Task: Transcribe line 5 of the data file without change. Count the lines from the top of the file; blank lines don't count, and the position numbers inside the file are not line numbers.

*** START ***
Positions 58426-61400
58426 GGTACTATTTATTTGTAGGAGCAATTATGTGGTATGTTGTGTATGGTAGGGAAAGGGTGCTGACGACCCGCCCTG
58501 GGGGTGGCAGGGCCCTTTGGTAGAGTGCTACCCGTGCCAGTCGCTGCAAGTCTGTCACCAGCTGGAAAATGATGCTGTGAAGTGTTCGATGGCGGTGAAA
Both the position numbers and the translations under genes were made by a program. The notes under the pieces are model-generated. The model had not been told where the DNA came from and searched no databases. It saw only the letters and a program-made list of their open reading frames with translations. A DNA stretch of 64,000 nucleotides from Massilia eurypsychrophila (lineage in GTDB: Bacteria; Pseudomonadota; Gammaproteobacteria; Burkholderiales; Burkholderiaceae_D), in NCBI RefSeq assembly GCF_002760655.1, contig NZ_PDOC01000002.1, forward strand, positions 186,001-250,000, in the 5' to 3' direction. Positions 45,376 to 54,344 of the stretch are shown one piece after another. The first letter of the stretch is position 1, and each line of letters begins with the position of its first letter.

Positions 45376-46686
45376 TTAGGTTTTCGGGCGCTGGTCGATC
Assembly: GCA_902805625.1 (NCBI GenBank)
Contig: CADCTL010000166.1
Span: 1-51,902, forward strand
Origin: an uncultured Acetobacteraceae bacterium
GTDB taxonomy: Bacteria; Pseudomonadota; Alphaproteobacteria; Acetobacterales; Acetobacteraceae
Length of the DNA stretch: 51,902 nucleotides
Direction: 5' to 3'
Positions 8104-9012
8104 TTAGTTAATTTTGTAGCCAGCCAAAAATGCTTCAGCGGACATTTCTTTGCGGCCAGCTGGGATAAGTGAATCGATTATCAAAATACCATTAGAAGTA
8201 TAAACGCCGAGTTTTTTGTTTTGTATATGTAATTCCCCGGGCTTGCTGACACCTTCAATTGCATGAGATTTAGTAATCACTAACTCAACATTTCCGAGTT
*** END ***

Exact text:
Positions 45376-46686